Global rally after Fed chair Yellen testimony lifts Singapore shares

Janet Yellen, chair of the US Federal Reserve, speaks during a House Financial Services Committee hearing in Washington, DC, US, on Wednesday, July 12, 2017.
Janet Yellen, chair of the US Federal Reserve, speaks during a House Financial Services Committee hearing in Washington, DC, US, on Wednesday, July 12, 2017.PHOTO: BLOOMBERG

SINGAPORE - A global rally helped lift Singapore equities on Thursday (July 13), as traders were heartened by the dovish tone in US Federal Reserve chair Janet Yellen's testimony to the Congress.

Ms Yellen delivered an upbeat assessment of the United States economy on Wednesday night, while signalling that future rate hikes will be gradual - sending Wall Street 0.57 per cent higher overnight.

Sentiment here was buoyant too, as a result: the benchmark Straits Times Index (STI) advanced 26.76 points, or 0.83 per cent, to 3,235.67, snapping a two-day losing streak.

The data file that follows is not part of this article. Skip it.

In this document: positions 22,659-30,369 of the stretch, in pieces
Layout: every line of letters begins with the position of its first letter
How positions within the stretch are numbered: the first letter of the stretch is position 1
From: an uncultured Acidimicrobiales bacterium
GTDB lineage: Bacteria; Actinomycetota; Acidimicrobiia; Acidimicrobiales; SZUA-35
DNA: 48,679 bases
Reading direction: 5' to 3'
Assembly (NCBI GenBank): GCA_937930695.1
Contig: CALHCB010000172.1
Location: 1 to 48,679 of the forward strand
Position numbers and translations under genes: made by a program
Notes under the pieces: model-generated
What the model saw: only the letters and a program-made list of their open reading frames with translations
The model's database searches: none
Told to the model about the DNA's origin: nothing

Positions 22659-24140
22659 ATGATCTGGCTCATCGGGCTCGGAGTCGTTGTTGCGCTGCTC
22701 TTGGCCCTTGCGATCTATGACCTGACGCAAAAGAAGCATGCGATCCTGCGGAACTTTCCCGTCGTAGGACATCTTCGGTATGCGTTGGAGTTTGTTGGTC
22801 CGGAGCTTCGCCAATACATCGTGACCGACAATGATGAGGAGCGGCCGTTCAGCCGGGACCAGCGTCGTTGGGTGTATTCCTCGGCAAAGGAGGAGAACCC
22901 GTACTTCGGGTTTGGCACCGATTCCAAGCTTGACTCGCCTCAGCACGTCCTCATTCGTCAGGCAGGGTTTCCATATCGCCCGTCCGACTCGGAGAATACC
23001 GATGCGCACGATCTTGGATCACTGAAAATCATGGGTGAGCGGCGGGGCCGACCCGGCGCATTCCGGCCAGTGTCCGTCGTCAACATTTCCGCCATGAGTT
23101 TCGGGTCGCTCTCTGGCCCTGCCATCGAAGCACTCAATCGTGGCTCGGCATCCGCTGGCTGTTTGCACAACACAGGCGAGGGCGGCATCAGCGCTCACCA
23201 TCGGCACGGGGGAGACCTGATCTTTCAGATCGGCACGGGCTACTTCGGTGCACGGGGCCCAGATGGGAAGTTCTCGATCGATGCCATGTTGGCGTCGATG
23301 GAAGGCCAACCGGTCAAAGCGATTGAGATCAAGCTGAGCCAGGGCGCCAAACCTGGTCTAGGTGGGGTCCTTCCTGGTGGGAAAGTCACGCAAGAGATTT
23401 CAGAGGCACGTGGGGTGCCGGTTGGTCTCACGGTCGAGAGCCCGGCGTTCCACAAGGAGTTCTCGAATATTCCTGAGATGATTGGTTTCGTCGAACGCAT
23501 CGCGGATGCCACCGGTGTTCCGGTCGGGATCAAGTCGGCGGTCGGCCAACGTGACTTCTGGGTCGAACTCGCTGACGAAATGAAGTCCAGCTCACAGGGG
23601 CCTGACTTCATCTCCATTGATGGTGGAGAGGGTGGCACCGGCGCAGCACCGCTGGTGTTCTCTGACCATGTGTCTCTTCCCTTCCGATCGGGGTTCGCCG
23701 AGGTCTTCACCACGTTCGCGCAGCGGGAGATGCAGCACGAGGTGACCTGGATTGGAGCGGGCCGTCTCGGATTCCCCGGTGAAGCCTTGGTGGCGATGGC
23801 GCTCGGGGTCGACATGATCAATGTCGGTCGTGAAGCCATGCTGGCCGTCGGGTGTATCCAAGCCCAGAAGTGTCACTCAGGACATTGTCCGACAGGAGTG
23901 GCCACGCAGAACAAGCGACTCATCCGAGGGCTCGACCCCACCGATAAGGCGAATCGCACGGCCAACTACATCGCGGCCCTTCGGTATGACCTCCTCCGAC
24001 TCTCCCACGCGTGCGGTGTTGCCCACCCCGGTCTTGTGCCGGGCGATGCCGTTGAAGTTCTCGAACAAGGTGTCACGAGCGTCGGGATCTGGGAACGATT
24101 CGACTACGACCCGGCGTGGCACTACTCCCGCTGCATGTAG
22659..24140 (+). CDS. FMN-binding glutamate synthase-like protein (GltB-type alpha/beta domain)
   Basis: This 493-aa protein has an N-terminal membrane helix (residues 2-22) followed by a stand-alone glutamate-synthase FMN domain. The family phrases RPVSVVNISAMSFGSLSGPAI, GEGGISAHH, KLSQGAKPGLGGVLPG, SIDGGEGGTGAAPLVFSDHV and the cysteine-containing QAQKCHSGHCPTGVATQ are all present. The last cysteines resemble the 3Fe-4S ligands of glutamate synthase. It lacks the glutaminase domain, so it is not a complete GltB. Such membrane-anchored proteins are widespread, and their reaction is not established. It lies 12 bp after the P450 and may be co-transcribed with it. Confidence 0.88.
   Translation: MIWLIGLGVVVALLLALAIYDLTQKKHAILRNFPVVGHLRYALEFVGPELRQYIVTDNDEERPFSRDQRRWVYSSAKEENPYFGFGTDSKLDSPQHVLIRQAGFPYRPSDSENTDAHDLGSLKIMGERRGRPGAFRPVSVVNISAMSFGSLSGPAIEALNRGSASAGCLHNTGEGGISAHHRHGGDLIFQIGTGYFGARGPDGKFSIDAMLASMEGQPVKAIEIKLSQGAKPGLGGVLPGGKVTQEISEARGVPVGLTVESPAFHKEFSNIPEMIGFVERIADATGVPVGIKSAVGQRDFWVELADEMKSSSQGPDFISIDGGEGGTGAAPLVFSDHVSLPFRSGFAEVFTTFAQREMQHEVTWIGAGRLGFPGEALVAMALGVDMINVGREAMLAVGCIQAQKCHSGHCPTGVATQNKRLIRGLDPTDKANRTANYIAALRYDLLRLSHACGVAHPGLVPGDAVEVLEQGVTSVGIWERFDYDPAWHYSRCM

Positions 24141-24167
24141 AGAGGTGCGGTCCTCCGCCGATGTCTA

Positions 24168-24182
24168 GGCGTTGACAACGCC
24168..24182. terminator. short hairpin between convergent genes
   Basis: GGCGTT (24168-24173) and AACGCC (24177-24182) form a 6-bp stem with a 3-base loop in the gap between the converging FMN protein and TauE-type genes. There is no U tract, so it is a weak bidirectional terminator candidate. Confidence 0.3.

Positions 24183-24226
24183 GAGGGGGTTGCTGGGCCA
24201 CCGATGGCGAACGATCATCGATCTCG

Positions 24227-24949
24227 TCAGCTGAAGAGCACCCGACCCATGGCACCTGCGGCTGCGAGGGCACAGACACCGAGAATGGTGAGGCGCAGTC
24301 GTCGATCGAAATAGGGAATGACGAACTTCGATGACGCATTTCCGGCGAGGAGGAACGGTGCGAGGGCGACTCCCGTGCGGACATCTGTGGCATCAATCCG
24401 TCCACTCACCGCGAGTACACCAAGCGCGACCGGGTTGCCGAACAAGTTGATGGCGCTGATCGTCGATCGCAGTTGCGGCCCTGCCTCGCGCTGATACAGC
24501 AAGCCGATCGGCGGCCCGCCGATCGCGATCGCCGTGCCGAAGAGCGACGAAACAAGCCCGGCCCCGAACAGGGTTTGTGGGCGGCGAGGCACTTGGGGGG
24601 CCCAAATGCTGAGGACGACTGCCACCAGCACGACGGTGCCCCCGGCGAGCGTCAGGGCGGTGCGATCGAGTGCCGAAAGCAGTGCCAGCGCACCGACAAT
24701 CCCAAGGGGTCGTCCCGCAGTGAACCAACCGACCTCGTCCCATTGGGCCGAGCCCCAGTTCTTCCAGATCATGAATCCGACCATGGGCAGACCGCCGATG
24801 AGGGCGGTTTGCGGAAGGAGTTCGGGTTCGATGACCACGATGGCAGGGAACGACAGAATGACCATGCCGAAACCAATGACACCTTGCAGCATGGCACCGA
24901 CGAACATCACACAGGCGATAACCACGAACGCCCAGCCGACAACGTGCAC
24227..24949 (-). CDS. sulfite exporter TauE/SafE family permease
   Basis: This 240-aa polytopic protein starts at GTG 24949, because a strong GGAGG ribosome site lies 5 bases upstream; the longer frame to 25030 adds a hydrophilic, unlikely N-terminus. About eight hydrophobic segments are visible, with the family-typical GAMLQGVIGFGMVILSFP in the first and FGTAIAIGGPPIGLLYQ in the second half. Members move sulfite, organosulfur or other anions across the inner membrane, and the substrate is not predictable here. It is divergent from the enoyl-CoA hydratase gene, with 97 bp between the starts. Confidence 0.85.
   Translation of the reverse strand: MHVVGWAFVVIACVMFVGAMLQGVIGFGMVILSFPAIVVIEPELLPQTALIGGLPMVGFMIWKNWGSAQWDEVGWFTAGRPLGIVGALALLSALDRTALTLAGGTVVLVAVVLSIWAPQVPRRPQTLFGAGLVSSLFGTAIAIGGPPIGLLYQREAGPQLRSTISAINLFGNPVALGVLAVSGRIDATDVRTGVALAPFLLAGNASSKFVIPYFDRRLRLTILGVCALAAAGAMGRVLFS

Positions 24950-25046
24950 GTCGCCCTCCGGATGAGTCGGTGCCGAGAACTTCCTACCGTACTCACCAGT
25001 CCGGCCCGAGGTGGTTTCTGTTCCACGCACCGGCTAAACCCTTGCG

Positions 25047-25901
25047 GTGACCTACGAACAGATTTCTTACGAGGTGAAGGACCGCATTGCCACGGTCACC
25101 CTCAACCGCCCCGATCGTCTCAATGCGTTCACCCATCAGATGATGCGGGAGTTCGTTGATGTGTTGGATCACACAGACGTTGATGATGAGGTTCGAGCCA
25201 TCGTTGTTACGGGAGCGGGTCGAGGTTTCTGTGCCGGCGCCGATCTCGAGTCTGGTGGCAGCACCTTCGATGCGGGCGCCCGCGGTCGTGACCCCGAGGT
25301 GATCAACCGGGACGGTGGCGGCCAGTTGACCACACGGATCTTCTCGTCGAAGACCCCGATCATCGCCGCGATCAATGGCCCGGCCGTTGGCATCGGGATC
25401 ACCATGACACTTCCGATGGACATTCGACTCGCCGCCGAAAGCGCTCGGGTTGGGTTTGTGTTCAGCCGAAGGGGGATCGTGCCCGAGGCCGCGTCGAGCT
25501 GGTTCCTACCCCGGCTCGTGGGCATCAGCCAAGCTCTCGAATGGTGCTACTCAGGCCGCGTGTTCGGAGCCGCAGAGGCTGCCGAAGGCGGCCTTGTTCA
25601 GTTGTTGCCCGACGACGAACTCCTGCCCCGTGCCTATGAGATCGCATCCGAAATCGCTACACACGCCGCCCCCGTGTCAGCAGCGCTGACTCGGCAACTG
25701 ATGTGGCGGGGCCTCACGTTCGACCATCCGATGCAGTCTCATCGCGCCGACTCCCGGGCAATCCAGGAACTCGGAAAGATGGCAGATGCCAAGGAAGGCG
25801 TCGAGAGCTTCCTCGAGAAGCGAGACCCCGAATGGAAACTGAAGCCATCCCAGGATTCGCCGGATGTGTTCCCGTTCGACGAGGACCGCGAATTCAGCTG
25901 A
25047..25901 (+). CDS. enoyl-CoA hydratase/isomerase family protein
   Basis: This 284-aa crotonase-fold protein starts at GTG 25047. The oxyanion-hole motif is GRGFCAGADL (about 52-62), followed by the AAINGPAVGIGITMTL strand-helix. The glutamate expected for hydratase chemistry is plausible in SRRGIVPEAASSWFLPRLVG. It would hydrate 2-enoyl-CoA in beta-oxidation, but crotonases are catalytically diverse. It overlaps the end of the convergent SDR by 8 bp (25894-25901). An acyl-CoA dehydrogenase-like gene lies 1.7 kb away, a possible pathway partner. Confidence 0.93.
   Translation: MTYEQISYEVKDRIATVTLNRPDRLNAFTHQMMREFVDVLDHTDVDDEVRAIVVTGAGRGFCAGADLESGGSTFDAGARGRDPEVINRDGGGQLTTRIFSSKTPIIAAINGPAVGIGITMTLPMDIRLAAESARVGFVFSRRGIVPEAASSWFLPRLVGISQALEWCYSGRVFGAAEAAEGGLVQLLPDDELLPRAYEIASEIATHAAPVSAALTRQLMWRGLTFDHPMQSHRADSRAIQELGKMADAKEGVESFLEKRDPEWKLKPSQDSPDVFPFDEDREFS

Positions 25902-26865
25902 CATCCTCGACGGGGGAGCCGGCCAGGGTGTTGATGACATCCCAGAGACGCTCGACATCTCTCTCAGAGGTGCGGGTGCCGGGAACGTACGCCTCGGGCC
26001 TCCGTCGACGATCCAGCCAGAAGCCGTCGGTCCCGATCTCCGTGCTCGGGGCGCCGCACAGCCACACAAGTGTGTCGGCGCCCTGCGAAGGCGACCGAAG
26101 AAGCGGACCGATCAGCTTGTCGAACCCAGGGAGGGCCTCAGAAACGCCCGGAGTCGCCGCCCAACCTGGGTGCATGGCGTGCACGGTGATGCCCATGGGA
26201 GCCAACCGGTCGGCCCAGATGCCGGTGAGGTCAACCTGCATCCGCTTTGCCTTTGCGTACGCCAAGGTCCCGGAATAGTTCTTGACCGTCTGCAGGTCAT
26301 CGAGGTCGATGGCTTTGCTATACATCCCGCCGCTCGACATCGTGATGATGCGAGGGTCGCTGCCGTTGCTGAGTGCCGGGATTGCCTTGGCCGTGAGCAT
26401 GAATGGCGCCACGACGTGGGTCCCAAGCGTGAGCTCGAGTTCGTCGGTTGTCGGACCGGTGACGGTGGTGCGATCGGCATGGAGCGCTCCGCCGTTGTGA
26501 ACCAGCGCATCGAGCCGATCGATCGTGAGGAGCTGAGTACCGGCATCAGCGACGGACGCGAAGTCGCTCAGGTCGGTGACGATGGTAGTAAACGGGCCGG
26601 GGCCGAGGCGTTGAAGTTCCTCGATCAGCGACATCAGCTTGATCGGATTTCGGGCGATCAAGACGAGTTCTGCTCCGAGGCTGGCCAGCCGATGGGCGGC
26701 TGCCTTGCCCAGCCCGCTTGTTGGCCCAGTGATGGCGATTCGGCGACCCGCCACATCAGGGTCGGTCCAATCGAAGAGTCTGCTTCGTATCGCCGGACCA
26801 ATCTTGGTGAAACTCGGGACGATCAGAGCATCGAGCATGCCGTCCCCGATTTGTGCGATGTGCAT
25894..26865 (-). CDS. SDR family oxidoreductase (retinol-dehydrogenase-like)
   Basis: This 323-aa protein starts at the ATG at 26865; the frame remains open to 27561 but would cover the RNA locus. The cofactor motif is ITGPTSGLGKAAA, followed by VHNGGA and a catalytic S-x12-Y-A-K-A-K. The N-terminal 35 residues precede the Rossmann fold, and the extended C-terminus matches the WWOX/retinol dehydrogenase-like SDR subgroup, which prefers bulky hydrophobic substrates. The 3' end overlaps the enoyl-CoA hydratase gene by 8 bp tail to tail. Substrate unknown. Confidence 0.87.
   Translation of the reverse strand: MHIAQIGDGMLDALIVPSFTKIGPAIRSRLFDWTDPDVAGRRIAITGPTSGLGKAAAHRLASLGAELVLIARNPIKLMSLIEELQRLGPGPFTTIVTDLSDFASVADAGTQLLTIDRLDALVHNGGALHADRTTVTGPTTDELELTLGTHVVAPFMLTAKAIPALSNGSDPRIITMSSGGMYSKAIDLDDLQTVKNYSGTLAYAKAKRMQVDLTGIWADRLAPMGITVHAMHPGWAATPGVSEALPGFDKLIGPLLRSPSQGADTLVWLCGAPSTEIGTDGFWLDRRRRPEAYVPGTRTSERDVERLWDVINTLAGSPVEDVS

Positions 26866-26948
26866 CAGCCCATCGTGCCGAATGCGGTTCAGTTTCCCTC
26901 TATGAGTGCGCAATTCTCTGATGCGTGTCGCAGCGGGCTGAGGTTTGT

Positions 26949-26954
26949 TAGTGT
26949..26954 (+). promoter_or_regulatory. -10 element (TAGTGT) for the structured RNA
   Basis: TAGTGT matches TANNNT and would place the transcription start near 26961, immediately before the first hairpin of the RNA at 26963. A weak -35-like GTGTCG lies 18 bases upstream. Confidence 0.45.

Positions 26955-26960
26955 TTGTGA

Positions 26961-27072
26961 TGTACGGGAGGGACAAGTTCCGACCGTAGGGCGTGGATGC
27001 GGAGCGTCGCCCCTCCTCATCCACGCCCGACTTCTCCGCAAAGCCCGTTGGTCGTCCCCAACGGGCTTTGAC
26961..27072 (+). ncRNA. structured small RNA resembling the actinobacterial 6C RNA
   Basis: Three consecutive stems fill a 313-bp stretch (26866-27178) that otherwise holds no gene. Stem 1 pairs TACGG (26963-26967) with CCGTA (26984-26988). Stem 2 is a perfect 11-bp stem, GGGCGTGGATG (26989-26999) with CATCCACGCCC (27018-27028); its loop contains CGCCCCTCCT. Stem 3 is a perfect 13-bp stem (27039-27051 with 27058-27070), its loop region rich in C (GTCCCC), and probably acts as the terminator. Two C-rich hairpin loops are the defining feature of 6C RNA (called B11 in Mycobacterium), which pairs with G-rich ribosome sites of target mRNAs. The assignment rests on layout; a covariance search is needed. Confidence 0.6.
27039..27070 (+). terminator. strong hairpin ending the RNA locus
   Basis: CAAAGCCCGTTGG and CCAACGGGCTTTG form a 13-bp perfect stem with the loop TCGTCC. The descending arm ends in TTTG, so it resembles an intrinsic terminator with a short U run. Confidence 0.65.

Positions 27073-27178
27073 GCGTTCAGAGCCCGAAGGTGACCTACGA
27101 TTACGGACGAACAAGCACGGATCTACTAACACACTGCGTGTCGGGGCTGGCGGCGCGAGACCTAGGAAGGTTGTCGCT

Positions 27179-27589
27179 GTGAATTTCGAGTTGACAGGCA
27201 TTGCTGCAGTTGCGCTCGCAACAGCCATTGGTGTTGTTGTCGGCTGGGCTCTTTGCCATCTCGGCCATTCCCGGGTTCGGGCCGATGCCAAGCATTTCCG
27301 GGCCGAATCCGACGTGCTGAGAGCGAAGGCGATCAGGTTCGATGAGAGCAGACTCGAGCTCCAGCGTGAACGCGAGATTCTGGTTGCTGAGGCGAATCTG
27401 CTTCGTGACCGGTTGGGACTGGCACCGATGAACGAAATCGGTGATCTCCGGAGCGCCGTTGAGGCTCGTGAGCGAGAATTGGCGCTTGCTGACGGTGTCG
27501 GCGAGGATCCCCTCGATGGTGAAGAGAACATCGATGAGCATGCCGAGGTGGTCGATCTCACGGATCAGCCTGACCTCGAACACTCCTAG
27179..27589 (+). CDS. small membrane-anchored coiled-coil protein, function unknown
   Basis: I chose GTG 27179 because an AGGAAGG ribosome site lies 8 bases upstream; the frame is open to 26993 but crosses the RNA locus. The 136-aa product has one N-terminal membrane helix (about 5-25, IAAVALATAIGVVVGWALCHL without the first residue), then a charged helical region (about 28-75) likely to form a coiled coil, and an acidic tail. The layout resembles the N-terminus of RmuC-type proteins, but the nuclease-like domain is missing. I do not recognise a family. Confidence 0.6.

But total turnover on the bourse amounted to just 1.44 billion shares worth S$883.1 million. Hong Kong led gains in the region with a 1.16 per cent jump. Shanghai added 0.64 per cent, Sydney rose 1.11 per cent, while Tokyo was flat as it edged up 0.01 per cent.

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"It mostly seems to be down to Yellen," Rabobank quantitative analyst Bas Van Geffen told Reuters. "The fact that it seems like the Fed is going to take it slowly is being seen as a good sign by the equity markets and by the currency markets."

The STI's rebound was thanks in part to the local lenders. DBS Group Holdings shot up 2.1 per cent or 43 cents to S$21.03, United Overseas Bank rose 1.5 per cent or 35 cents to S$23.60, and OCBC Bank climbed 0.7 per cent or eight cents to S$10.91.

Warehouse operator Global Logistic Properties (GLP) requested for a trading halt on its shares before markets opened, pending an announcement.

Meanwhile, uncertainties continued to feature prominently in the offshore and marine space. Falcon Energy, which said on Wednesday that it plans to ask bondholders of its S$50 million of notes due September to extend the maturity date by three years and waive all covenents, slumped 6.3 per cent or 0.3 cent to 4.5 cents.